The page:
Jan Kiszka wrote:
Philippe Gerum wrote:

Gilles Chanteperdrix wrote:

Jan Kiszka wrote:
> (...)As Xenomai does not support hard-RT signal delivery yet (...)

This is the next feature missing to the POSIX skin. I would like to
implement this, but I am not sure which way to go :
- either, if it is possible, getting Linux signals services to run in
 every domain at Adeos level, by replacing spinlocks with spinlocks_hw
 and such kind of tricks;

Would be a nightmare, I think. Way too many paths are involved in the
vanilla kernel, and this would be overkill wrt what we want to do.
Actually, what we need is basically exposing the nucleus signal
interface to user-space, and map Linux RT signals over nucleus signals.
Other (non-RT) Linux signals would keep on being handled in secondary
mode the way they are now.


- or adding a generic service at the adeos layer (a hook called when
 returning to user-space), building a generic user-space signals
 service at the nucleus level, and finally building all posix signals
 services on top of this.

A (maybe easier) third option would be to generalize some kind of
pseudo-asynchronous call support, with a worker thread operating on a
dedicated priority level inside applications registering for
asynchronous notifications. The kernel-side would handle the server
wakeups, providing a unified interface for pending on hooks, signals,
watchdogs etc. It would also need to properly multiplex those events
notified from within the skins, and wake up the right pending server in
user-space, which would in turn fire the user provided handler, all in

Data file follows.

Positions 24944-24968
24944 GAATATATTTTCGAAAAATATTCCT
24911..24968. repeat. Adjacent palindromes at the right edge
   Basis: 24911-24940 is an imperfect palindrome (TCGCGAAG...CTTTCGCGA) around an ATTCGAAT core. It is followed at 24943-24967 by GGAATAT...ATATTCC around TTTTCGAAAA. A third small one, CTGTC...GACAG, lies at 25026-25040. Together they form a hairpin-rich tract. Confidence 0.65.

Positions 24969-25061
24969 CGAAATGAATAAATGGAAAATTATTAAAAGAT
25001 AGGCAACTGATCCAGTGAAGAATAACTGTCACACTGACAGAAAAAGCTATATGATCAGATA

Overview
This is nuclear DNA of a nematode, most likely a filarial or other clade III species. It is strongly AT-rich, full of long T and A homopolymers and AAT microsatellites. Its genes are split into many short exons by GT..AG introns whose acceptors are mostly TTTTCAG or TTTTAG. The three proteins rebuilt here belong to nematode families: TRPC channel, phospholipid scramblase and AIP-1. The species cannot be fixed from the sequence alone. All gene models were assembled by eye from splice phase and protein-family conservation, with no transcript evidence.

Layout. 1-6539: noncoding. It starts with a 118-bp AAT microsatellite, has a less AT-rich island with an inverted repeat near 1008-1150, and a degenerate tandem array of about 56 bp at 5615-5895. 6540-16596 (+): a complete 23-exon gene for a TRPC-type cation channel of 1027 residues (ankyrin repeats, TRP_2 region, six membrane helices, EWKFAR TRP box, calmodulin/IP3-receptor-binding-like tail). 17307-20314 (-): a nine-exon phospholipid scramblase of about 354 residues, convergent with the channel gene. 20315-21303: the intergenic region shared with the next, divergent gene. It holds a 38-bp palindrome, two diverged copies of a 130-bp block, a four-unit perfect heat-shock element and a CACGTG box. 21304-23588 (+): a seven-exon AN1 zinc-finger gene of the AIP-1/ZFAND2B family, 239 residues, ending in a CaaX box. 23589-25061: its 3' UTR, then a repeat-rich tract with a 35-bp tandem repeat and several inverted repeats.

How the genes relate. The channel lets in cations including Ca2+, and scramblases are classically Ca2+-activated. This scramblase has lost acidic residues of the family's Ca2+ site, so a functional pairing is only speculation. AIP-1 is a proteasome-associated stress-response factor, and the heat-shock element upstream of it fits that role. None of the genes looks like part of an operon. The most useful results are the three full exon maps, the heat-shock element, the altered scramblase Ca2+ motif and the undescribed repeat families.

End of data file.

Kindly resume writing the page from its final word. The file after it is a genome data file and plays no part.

primary mode. In any case, this would not be more costly latency-wise
than implementing mere callouts, since most of the switching cost comes
from the MMU switch, which we would have to do in both cases, anyway.


We would need a "shadow" priority level for each real one so that those
handlers do not cause any priority inversions (the main RT issue of
servers).

Not if the worker threads inherit the priority of the target threads dynamically.

 Moreover, it would require a bulk of extra threads, actually
one per used prio level, to handle all those calls with the correct
priority. My feeling: too costly, memory-wise.

You would just need one worker thread per-application and per-cpu. Async calls are always serialized, at least on a given CPU. The idea is to provide some event multiplexing capabilities to the kernel-side, instead of implementing a worker for each and every pended event.

The only thing that would differ from a real signal handling is the actual backtrace of the handler.

Another option without worker thread would be to implement the same kind of pending event detection the kernel does on the return path from Xenomai syscalls using some reserved CPU register, and ask the kernel side about the callout to fire and the argument to pass the handler whenever some pending event is detected.


Jan



--

Philippe.

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